Since this lens is 135mm-equivalent, it should come as no surprise that the Fujinon 90mm f/2 is fairly large and hefty. Without the long hood that came with the lens, the length is just over four inches, and with the hood the lens is about six-and-a-half inches long. It’s about three inches across the barrel. This lens weighs almost 1.2 pounds, which means that it’s not lightweight, and not really comfortable to have hanging around your neck for long periods of time. The lens is mostly made of metal, which makes it feel solidly built and durable, and it also explains the heft.
The minimum focus distance of this lens is two feet, which means that it’s not a macro lens. Because it is telephoto, the 90mm f/2 is actually pretty good for close focusing, as objects two feet away will look large in the frame. It’s about as close to being macro as you can get without actually being a macro lens, which is great!
There are 11 elements in eight groups on the Fujinon 90mm f/2 lens. It has seven rounded blades, which means it’s not great for sun-stars, but is great for bokeh. The maximum aperture is f/2 and the minimum aperture is f/16, with 1/3 intermediate stops in-between the full stops. There is no built-in image stabilization, which is perhaps one of the few negative things that I can say about this lens. You will either need to use a tripod or increase the shutter speed to prevent blurry images.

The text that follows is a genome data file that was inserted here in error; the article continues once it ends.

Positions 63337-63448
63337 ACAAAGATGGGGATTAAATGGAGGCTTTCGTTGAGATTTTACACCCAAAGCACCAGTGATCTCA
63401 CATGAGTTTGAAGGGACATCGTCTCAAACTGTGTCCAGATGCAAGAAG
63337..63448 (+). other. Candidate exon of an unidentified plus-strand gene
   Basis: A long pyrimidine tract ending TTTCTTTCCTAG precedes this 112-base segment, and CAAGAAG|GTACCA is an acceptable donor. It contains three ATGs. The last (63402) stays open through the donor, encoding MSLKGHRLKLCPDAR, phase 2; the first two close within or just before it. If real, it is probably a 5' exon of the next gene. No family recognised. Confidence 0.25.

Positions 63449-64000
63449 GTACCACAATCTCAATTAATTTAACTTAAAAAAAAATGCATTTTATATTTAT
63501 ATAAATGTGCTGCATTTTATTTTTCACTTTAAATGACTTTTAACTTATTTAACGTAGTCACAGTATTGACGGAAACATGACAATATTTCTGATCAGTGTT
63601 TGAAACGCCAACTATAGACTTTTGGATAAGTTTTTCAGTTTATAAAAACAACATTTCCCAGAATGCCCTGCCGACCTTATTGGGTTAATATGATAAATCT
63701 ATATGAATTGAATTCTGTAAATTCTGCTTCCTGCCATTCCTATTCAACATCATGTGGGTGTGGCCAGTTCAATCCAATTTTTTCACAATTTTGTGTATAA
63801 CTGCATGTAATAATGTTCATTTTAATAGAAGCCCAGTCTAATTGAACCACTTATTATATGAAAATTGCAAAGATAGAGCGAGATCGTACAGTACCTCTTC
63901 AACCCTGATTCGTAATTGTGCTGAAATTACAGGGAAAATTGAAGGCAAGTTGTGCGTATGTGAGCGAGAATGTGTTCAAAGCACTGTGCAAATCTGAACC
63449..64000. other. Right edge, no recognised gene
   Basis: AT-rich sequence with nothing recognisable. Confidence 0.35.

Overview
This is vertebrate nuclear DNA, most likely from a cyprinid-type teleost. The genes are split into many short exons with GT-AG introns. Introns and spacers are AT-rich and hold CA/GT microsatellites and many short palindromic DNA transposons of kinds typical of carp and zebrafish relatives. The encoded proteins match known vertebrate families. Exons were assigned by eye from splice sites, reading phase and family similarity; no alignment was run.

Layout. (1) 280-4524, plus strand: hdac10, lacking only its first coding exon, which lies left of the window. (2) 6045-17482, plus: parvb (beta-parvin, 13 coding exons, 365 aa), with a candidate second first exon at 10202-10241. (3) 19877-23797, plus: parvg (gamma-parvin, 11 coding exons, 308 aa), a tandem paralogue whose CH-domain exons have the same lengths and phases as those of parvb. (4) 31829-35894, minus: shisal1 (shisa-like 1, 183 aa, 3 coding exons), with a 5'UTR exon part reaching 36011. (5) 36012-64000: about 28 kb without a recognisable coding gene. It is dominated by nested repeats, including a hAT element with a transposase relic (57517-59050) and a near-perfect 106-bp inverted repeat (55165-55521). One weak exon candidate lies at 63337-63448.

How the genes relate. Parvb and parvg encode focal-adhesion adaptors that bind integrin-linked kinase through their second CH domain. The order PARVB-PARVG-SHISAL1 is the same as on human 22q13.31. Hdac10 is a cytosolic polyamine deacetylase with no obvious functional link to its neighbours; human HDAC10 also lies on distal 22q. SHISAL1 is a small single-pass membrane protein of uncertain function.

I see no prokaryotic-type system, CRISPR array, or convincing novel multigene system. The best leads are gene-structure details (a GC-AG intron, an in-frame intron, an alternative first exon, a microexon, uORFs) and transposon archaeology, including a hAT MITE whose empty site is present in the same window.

Auto-focus on the Fujinon 90mm f/2 lens is very quick, thanks to the Linear Motor auto-focus system. It locks focus almost instantaneously. When the camera is off, if you shake the lens you can hear and feel the auto-focus system clunking around. When the camera powers on, you can hear and feel it stiffen into place, ready to work. Overall the lens is quite quiet; nearly silent, in fact. Quick and quiet are how I would describe auto-focus on this lens, which is what you hope for. Manual focus works via an electronic system. The large focus ring is smooth and accurate and overall a joy to use.